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By Mohan Malik, Wall Street Journal, above: INS Trishul, an Indian Talwar-class, guided missile frigate
Media reports last week of a Chinese warship confronting an Indian navy vessel in the South China Sea come as that part of the world is the scene of diplomatic tussling. In recent months, the Philippines and Vietnam objected to Chinese harassment of oil exploration vessels and fishermen. Last year, Beijing let it be known that it would not tolerate another maritime power operating in the South China Sea—which its officials have described as a “core interest.”
It is clearer by the day that this trend will lead to some kind of showdown. China’s growing economic strength, military might and hypernationalism at home are spurring actions abroad that bring it into increasingly dangerous conflicts. The best solution to defuse tension would be to get the biggest naval powers in the region together and draw up general rules for sea navigation and commerce.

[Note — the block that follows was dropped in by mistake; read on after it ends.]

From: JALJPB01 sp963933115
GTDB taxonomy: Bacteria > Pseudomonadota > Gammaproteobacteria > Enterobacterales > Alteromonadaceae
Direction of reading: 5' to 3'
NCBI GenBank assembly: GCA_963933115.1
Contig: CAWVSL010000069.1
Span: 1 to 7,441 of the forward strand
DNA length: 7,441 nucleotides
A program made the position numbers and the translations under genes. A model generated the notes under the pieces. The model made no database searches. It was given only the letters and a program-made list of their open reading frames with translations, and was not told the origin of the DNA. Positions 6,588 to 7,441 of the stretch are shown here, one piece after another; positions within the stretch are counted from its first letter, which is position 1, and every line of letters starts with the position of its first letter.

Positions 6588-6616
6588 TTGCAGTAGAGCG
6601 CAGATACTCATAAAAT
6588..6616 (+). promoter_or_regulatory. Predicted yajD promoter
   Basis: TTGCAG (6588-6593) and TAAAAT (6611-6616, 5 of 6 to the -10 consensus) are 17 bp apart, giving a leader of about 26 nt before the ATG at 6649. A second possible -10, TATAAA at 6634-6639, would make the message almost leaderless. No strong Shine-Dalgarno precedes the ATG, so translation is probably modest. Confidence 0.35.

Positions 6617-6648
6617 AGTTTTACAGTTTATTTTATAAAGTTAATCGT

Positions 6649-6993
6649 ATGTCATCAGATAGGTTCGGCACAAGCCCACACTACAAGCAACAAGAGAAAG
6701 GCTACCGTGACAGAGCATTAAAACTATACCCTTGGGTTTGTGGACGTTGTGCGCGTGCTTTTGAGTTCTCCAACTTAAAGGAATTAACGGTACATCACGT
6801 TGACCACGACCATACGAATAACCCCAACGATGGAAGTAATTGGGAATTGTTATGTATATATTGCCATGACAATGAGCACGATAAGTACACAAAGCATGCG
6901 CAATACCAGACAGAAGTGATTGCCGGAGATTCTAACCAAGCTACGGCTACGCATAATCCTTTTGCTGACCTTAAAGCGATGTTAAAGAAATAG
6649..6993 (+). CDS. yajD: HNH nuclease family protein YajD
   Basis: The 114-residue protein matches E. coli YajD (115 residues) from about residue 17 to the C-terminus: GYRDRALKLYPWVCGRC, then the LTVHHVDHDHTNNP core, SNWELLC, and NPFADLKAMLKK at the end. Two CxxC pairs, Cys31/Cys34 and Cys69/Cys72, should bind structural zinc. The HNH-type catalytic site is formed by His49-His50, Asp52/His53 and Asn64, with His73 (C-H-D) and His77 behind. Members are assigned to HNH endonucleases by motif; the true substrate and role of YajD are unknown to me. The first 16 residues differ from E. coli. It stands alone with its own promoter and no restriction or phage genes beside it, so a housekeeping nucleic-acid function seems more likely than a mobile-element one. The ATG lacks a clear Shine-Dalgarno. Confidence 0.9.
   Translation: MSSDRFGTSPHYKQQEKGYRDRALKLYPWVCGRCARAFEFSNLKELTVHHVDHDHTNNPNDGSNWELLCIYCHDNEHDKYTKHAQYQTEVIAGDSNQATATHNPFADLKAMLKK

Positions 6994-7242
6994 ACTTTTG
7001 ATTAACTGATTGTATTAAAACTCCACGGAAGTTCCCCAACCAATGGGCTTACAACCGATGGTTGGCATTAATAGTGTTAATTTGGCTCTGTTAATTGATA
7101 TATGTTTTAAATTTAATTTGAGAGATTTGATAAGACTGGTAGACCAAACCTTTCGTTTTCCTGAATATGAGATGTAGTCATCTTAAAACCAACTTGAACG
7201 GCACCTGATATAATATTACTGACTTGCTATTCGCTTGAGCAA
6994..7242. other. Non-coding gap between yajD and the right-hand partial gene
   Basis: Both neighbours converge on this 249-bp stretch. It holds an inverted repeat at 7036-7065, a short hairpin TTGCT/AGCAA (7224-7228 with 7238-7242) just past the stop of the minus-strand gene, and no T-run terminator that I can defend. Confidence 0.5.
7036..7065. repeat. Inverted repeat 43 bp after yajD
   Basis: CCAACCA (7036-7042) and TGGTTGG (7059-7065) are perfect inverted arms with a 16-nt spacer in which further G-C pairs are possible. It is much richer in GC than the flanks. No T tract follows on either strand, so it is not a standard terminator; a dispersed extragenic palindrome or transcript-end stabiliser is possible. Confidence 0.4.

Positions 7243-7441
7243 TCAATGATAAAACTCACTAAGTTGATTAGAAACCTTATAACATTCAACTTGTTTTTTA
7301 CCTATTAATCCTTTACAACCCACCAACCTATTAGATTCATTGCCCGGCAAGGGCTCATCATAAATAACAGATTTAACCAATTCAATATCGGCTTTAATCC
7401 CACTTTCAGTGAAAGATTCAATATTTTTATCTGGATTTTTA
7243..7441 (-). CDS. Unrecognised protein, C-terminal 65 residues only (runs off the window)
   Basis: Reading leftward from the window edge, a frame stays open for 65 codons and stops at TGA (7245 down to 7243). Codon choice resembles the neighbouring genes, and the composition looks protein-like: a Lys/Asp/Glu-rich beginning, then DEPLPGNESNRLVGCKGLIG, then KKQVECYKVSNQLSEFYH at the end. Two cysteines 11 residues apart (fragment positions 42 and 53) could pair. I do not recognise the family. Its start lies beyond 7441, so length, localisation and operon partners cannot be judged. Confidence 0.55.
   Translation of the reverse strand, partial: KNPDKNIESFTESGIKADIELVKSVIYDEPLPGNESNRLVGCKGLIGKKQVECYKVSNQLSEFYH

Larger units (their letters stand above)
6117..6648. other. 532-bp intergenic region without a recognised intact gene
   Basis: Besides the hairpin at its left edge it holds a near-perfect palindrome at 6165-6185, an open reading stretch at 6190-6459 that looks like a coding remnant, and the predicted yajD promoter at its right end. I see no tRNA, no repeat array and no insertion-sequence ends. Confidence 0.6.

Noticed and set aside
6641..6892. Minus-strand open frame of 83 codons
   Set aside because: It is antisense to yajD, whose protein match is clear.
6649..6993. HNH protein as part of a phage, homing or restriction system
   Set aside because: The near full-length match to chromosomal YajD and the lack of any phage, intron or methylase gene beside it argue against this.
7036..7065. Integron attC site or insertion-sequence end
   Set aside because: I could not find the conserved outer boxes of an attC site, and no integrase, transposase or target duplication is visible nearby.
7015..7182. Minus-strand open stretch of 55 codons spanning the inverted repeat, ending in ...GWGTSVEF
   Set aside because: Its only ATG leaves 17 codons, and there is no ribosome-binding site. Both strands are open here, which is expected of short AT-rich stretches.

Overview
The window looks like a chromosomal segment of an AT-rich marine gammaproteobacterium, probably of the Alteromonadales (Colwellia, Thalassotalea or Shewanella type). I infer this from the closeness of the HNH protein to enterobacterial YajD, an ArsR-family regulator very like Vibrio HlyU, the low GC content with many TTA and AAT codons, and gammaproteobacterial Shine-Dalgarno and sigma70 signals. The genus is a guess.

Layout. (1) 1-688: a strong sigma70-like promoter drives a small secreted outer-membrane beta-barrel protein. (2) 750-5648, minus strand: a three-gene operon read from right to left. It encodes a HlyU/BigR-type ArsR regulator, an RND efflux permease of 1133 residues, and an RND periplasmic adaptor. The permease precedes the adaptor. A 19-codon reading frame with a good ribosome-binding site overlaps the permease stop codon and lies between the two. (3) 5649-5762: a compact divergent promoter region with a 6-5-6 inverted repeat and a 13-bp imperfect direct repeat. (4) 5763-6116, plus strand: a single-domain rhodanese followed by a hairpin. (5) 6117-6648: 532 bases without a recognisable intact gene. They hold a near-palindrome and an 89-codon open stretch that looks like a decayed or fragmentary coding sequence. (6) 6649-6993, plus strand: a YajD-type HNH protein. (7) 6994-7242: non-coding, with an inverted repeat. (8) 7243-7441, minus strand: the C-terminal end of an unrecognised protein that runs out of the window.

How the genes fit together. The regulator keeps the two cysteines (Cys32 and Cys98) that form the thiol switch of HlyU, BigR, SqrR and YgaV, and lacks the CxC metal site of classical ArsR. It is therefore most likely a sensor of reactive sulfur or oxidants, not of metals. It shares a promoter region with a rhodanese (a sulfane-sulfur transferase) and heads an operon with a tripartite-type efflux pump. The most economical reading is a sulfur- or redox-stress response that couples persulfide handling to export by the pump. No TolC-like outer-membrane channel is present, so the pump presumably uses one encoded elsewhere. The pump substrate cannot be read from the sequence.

The Indian ship in question, INS Airavat, was completing a port call in Vietnam, a country that often clashes with China. The two fought a war over unresolved territorial and maritime boundaries in 1979. Vietnam perceives China as an irredentist and expansionist power. It recently has increased coordination, military and diplomatic, with nations that also see China as a threat, to hedge against its neighbor.
India certainly shares Vietnam’s views on China, and has been receptive to Hanoi’s outreach. New Delhi’s relationship with Beijing is scarred by a border war it fought in 1962 and by other unresolved territorial troubles in the Indian northeast. The two also compete for geopolitical influence, especially as they scramble for energy resources. In 2007, Beijing strongly protested a Vietnamese-Indian energy exploration project in the disputed waters of the South China Sea.